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What the mini-Budget fallout means for portfolios

What the mini-Budget fallout means for portfolios

There are "screamingly cheap" opportunities in the UK market at the moment, despite the upheaval of the past week, according to guests on the latest FTAdviser podcast.

Robert White, portfolio manager at Momentum Global Investment Management, said there were reasons to be optimistic about investing in the UK despite the turmoil of the past week.

Gilt yields surged and the pound plummeted after the government announced a spate of tax cuts in last week's mini-Budget - though they recovered later in the week after the Bank of England was forced to intervene to calm markets.

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The resulting turmoil led to banks withdrawing mortgage products as they anticipated much higher interest rates as part of the Bank's attempts to bring inflation under control.

This led some commentators to say that the UK was behaving like an emerging market.

White said: "It's a great headline and there are similarities in terms of the dual deficits the UK is running and the more populist policy since Brexit, I suppose, depending on how you view that politically.

"But you must remember the UK has got strong independent financial institutions most obviously with the Bank of England. Our average term of debt is pretty long as well, about 16 years, which is longer than any other OECD currency and most of our liabilities are in our own currency.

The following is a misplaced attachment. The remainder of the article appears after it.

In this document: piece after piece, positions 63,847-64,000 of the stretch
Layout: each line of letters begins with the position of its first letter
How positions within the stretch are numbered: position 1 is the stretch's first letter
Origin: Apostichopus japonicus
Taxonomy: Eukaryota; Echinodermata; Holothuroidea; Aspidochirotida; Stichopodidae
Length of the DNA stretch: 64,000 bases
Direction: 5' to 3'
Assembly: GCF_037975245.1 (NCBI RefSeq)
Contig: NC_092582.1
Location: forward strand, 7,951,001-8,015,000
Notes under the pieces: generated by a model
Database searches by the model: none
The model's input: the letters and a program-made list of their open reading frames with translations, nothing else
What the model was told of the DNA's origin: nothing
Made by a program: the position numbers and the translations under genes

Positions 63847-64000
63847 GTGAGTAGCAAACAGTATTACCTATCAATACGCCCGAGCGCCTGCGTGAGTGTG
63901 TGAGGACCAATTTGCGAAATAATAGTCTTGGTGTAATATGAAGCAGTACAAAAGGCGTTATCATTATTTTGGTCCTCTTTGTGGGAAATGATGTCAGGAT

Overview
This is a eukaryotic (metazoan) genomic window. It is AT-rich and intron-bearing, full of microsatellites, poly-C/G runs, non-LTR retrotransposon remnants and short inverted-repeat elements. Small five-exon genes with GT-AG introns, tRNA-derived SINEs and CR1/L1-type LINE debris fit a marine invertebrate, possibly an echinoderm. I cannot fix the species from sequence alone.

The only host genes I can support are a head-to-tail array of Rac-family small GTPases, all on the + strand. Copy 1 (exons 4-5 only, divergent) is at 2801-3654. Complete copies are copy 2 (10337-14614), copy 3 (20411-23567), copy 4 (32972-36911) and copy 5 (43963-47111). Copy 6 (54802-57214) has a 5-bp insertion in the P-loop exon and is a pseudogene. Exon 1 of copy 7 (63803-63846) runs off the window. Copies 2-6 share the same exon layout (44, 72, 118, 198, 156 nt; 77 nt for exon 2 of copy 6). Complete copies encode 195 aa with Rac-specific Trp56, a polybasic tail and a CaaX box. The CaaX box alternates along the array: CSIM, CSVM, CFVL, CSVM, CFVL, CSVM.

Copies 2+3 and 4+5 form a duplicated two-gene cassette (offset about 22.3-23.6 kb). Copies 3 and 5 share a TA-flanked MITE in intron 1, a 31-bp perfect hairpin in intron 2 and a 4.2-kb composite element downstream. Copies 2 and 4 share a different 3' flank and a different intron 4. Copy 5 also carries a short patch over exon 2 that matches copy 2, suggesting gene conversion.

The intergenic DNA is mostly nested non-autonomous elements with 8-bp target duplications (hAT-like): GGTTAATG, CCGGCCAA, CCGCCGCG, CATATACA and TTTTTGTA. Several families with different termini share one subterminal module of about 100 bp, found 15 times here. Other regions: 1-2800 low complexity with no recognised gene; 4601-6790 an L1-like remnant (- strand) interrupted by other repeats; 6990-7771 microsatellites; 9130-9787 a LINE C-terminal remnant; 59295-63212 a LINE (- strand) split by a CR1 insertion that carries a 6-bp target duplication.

"If you do take a longer term view you can see some pretty attractive opportunities opening up in the UK equity market which looks screamingly cheap now.

"The key thing now is to steady the ship. I think more details are needed from the chancellor and the government in terms of what they are going to do going forward in terms of how they are going to fund this tax cut."

Oliver Jones, asset allocation strategist at Rathbones, said the past week had reinforced some of the themes he had been thinking about with his portfolios.

He said: "We were already concerned about how long inflation might linger for, how long it might stick around for. We were already carrying fewer conventional government bonds, fewer gilts in our portfolios, and what we have seen over the past week I think has validated that.

"More generally we are positioned defensively. It is not just the UK where there are economic problems at the moment. The Eurozone probably is on the cusp of recession, you have got a housing downturn in China. We know the US economy has been relatively resilient but we are starting to see some fault lines there."

Jones pointed out that the largest UK companies were not dependent on the UK itself since they operated globally and were in defensive sectors.

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damian.fantato@ft.com